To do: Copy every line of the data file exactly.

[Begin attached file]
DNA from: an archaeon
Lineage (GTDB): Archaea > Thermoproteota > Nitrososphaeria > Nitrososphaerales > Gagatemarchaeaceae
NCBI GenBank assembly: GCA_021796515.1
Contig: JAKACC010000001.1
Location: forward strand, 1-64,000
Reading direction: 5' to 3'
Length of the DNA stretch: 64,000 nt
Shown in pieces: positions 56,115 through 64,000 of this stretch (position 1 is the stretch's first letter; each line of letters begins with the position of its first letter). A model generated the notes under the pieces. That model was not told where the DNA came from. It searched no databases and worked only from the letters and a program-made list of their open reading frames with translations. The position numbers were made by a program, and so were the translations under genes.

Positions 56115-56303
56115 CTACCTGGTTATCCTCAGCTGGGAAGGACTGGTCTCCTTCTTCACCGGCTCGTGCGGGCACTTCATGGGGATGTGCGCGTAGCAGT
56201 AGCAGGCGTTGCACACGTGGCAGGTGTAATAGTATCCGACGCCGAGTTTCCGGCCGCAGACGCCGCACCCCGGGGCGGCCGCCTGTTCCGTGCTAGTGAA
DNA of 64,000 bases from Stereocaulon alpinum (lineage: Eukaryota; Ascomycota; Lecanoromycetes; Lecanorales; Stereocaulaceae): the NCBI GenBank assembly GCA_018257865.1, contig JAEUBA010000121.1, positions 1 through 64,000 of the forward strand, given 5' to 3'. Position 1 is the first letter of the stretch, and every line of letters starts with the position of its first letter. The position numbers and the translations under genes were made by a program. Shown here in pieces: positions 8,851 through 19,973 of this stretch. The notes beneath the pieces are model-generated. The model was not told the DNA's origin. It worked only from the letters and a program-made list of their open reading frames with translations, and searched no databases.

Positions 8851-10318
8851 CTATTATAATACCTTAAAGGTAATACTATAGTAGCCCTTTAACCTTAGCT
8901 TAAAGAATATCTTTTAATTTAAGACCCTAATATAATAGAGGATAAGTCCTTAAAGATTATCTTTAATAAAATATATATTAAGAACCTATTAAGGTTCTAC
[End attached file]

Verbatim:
DNA from: an archaeon
Lineage (GTDB): Archaea > Thermoproteota > Nitrososphaeria > Nitrososphaerales > Gagatemarchaeaceae
NCBI GenBank assembly: GCA_021796515.1
Contig: JAKACC010000001.1
Location: forward strand, 1-64,000
Reading direction: 5' to 3'
Length of the DNA stretch: 64,000 nt
Shown in pieces: positions 56,115 through 64,000 of this stretch (position 1 is the stretch's first letter; each line of letters begins with the position of its first letter). A model generated the notes under the pieces. That model was not told where the DNA came from. It searched no databases and worked only from the letters and a program-made list of their open reading frames with translations. The position numbers were made by a program, and so were the translations under genes.

Positions 56115-56303
56115 CTACCTGGTTATCCTCAGCTGGGAAGGACTGGTCTCCTTCTTCACCGGCTCGTGCGGGCACTTCATGGGGATGTGCGCGTAGCAGT
56201 AGCAGGCGTTGCACACGTGGCAGGTGTAATAGTATCCGACGCCGAGTTTCCGGCCGCAGACGCCGCACCCCGGGGCGGCCGCCTGTTCCGTGCTAGTGAA
DNA of 64,000 bases from Stereocaulon alpinum (lineage: Eukaryota; Ascomycota; Lecanoromycetes; Lecanorales; Stereocaulaceae): the NCBI GenBank assembly GCA_018257865.1, contig JAEUBA010000121.1, positions 1 through 64,000 of the forward strand, given 5' to 3'. Position 1 is the first letter of the stretch, and every line of letters starts with the position of its first letter. The position numbers and the translations under genes were made by a program. Shown here in pieces: positions 8,851 through 19,973 of this stretch. The notes beneath the pieces are model-generated. The model was not told the DNA's origin. It worked only from the letters and a program-made list of their open reading frames with translations, and searched no databases.

Positions 8851-10318
8851 CTATTATAATACCTTAAAGGTAATACTATAGTAGCCCTTTAACCTTAGCT
8901 TAAAGAATATCTTTTAATTTAAGACCCTAATATAATAGAGGATAAGTCCTTAAAGATTATCTTTAATAAAATATATATTAAGAACCTATTAAGGTTCTAC